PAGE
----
Additionally, it is not likely that construction of a reactor would escape the attention of the Israelis or the US for any length of time.

Now, a shop to assemble a dirty nuke would be invisible from the air and can be placed anywhere in the country (I'm not saying it was about dirty nukes, only that they are more consistent with the entire picture)
Government is necessary because people left unchecked will do evil.

The government is composed of people left unchecked


Here again,I can have some knowledgable input. Let me have 1 500 lb. bomb at work,in a building the size of my bedroom,I can contaminate it easily with curies of CS137 or SR90.

I don't know what Israel bombed,but this work could take place in Bashir's bedroom if he wanted to,it wouldn't take more than the contaminated dust or liquid and a paint brush.
Quote: I don't know what Israel bombed,

Nobody does. Quite possibly, a track smuggling in some radioactive waste.

(Same logic: you don't build serious projects near a hostile border...)

And there is one more very interesting possibility: Israeli bombed NOTHING of value. It was simply a message that they can.
Government is necessary because people left unchecked will do evil.

The government is composed of people left unchecked

Could be that,the most intriguing thing is they didn't get any planes whacked. Most important thing to us,IMO.
Here's the latest as more news begins to filter out to the world.

Quote:Official: Air Attack Targeted Nascent Nuclear Facility Built With North Korean 'Expertise'

Oct. 19, 2007—

Israeli officials believed that a target their forces bombed inside Syria last month was a nuclear facility, because they had detailed photographs taken by a possible spy inside the complex, ABC News has learned.

The Bush administration has steadfastly refused to say anything about the Israeli raid on Syria, or to confirm what was hit. But ABC News has learned of the apparent mole and other dramatic and secret details about the events leading up to the airstrike, plus the evidence that supported it.

A senior U.S. official told ABC News the Israelis first discovered a suspected Syrian nuclear facility early in the summer, and the Mossad  Israel's intelligence agency  managed to either co-opt one of the facility's workers or to insert a spy posing as an employee.

As a result, the Israelis obtained many detailed pictures of the facility from the ground............................
All men are frauds. The only difference between them is that some admit it. I myself deny it.
H. L. Mencken
Leave it to "senior US officials" to tell the world what we might know so they can counter how we might know.

Incidentally,this was not near Turkey,this was 100 miles west of the Iraqi border due west of Qaim,Iraq according to this article.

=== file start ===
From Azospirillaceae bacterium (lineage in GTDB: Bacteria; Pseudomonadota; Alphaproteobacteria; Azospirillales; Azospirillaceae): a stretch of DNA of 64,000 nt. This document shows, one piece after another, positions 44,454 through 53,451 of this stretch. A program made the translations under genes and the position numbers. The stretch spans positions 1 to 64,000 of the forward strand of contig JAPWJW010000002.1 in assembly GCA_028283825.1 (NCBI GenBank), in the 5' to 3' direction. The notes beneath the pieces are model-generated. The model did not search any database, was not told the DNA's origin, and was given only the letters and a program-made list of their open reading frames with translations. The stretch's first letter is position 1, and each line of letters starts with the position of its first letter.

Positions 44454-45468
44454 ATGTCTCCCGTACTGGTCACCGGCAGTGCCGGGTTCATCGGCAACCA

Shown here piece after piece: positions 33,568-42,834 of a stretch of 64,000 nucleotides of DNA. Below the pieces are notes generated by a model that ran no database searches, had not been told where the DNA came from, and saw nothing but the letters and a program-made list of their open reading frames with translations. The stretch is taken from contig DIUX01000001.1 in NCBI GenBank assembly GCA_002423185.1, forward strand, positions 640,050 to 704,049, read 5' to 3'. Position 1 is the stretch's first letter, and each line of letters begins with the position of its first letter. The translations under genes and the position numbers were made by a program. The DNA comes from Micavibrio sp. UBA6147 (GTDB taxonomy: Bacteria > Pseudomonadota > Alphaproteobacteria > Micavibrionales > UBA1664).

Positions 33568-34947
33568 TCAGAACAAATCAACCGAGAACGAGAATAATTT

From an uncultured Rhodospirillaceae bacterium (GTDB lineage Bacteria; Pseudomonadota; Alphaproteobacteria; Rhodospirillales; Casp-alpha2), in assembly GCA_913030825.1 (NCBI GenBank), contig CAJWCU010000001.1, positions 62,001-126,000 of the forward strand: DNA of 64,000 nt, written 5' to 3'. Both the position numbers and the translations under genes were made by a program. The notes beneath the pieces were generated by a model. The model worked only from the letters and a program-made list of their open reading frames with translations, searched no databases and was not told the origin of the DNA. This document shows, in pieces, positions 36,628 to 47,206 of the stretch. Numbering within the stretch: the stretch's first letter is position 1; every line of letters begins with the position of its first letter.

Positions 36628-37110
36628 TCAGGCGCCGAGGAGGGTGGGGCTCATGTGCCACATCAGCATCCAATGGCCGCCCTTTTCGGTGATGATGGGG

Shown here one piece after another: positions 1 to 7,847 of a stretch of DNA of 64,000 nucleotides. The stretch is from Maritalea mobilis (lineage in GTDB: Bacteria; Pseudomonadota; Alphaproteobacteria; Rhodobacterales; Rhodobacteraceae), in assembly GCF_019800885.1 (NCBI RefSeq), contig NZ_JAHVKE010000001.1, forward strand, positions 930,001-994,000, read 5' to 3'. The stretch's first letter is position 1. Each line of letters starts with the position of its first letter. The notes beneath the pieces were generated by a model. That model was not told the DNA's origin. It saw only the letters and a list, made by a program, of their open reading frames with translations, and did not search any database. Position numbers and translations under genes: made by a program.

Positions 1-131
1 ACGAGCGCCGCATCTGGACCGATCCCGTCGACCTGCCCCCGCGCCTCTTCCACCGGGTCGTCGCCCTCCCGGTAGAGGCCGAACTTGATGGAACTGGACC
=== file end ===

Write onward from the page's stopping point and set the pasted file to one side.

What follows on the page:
One set of IAF jets flew an elliptical route northwest leaving the scene and entered Turk airspace later halfway home according to the map with the article.
Interesting article by Ralph Peters on the strike. Since I try to keep up with military things, particularly Russia and other of it's clients, this part peaked my interest.

Quote:* As a number of military analysts have pointed out, if Israeli aircraft were able to operate with impunity deep inside Syria, which fields state-of-the-art, Russian-supplied air defenses, it suggests a startling breakthrough in crippling an enemy's surveillance system and his command-and-control mechanisms.

Other states, such as Iran, that splurged on made-in-Russia air-defense systems must be panicking - while the Kremlin's generals have some explaining to do to Czar Vladimir.

Granted it does not make sense to telegraph such intel to Syria, and most importantly Iran AND Russia, but it is entirely possible that the Israeli are not worried. They may have more up their sleeves as well. And if they have this one can pretty much bet that it is also in the US inventory.

My point is that no matter what the Russians give Syria or Iran, they are still very vulnerable to air strikes from either, and this should cause them some sleepless nights. But most importantly the Russians should be getting a message here. "Whatever you think you have, we have something better". THAT is the Real Message here, IMO.

I have been highly critical of Russian/Soviet military prowess, and I am still highly critical. With Russia they believe that perception is as important as reality. And in many cases this may be so. But to "Bet The Farm" on perception, one must have a fairly large set of Brass Testicles to go along with it.
All men are frauds. The only difference between them is that some admit it. I myself deny it.
H. L. Mencken
My position on Russian tech is that Russians do not produce it as well as we do in the information age. Believing this and knowing they make major espionage efforts at stealing our information far beyond what we do to surveil theirs,I think it stands to common sense logic their eq sucks compared to ours when the eq NEEDS information tech to prevail.

Now,this means their engines and fuselages(or artillery tubes,etc) are as good or better than ours,but the ability to see ours,the ability of us to see and pin point theirs is so vastly different and the differences will grow further apart everyday.

We have powerful weaknesses,but we also have strengths and innovation here is supreme. Anyway,here's a new article on this bombing:

Here are "before" and "after" pictures.

Jefferson: I place economy among the first and important virtues, and public debt as the greatest of dangers. To preserve our independence, we must not let our rulers load us with perpetual debt. We must make our choice between economy and liberty, or profusion and servitude. If we can prevent the government from wasting the labors of the people under the pretense of caring for them, they will be happy.